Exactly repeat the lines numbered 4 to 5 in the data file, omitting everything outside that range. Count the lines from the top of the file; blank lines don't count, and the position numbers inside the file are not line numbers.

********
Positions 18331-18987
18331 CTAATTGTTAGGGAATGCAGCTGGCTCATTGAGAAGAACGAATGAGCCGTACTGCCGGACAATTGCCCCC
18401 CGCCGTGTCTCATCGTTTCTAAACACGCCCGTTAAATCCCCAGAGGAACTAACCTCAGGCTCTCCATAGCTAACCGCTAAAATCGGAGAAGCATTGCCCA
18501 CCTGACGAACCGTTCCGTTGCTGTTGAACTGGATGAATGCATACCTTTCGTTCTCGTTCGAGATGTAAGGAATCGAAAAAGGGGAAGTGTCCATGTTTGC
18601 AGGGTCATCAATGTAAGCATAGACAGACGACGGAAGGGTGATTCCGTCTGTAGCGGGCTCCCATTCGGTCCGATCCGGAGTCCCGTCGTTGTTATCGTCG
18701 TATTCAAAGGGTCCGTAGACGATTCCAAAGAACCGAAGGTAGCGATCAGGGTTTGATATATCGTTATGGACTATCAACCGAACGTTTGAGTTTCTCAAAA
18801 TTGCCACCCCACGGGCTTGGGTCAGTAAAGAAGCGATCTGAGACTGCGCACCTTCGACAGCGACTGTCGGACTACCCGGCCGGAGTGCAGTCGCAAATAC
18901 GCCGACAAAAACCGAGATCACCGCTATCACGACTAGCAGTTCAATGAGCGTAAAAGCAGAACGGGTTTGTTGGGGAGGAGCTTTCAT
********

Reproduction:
18501 CCTGACGAACCGTTCCGTTGCTGTTGAACTGGATGAATGCATACCTTTCGTTCTCGTTCGAGATGTAAGGAATCGAAAAAGGGGAAGTGTCCATGTTTGC
18601 AGGGTCATCAATGTAAGCATAGACAGACGACGGAAGGGTGATTCCGTCTGTAGCGGGCTCCCATTCGGTCCGATCCGGAGTCCCGTCGTTGTTATCGTCG